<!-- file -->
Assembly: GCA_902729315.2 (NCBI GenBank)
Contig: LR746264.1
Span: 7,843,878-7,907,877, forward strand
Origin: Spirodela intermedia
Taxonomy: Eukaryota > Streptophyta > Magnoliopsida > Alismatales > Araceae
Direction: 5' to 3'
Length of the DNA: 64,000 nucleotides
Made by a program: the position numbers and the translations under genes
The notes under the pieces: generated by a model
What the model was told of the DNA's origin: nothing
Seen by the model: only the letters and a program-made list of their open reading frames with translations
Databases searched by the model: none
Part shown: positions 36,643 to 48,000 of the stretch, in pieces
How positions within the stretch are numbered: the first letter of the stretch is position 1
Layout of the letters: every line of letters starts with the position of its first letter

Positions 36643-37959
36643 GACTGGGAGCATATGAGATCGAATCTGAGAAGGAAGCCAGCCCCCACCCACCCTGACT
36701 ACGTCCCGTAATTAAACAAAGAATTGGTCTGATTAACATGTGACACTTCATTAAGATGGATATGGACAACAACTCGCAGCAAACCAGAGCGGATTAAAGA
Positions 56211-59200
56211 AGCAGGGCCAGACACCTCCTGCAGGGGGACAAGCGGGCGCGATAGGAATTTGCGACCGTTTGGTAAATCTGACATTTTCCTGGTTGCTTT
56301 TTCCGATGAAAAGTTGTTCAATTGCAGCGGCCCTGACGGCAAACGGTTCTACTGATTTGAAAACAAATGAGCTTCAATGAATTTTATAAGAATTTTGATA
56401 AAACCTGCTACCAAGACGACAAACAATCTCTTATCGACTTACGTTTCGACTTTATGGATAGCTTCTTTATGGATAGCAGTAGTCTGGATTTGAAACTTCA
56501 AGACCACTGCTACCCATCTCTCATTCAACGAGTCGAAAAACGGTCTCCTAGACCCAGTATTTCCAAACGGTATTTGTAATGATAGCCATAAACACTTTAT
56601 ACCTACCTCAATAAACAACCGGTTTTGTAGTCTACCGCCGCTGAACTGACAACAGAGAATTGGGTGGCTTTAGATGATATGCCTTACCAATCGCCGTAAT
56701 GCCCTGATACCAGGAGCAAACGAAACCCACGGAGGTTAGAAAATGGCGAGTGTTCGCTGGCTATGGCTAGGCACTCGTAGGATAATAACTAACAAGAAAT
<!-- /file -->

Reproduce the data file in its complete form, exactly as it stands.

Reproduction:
Assembly: GCA_902729315.2 (NCBI GenBank)
Contig: LR746264.1
Span: 7,843,878-7,907,877, forward strand
Origin: Spirodela intermedia
Taxonomy: Eukaryota > Streptophyta > Magnoliopsida > Alismatales > Araceae
Direction: 5' to 3'
Length of the DNA: 64,000 nucleotides
Made by a program: the position numbers and the translations under genes
The notes under the pieces: generated by a model
What the model was told of the DNA's origin: nothing
Seen by the model: only the letters and a program-made list of their open reading frames with translations
Databases searched by the model: none
Part shown: positions 36,643 to 48,000 of the stretch, in pieces
How positions within the stretch are numbered: the first letter of the stretch is position 1
Layout of the letters: every line of letters starts with the position of its first letter

Positions 36643-37959
36643 GACTGGGAGCATATGAGATCGAATCTGAGAAGGAAGCCAGCCCCCACCCACCCTGACT
36701 ACGTCCCGTAATTAAACAAAGAATTGGTCTGATTAACATGTGACACTTCATTAAGATGGATATGGACAACAACTCGCAGCAAACCAGAGCGGATTAAAGA
Positions 56211-59200
56211 AGCAGGGCCAGACACCTCCTGCAGGGGGACAAGCGGGCGCGATAGGAATTTGCGACCGTTTGGTAAATCTGACATTTTCCTGGTTGCTTT
56301 TTCCGATGAAAAGTTGTTCAATTGCAGCGGCCCTGACGGCAAACGGTTCTACTGATTTGAAAACAAATGAGCTTCAATGAATTTTATAAGAATTTTGATA
56401 AAACCTGCTACCAAGACGACAAACAATCTCTTATCGACTTACGTTTCGACTTTATGGATAGCTTCTTTATGGATAGCAGTAGTCTGGATTTGAAACTTCA
56501 AGACCACTGCTACCCATCTCTCATTCAACGAGTCGAAAAACGGTCTCCTAGACCCAGTATTTCCAAACGGTATTTGTAATGATAGCCATAAACACTTTAT
56601 ACCTACCTCAATAAACAACCGGTTTTGTAGTCTACCGCCGCTGAACTGACAACAGAGAATTGGGTGGCTTTAGATGATATGCCTTACCAATCGCCGTAAT
56701 GCCCTGATACCAGGAGCAAACGAAACCCACGGAGGTTAGAAAATGGCGAGTGTTCGCTGGCTATGGCTAGGCACTCGTAGGATAATAACTAACAAGAAAT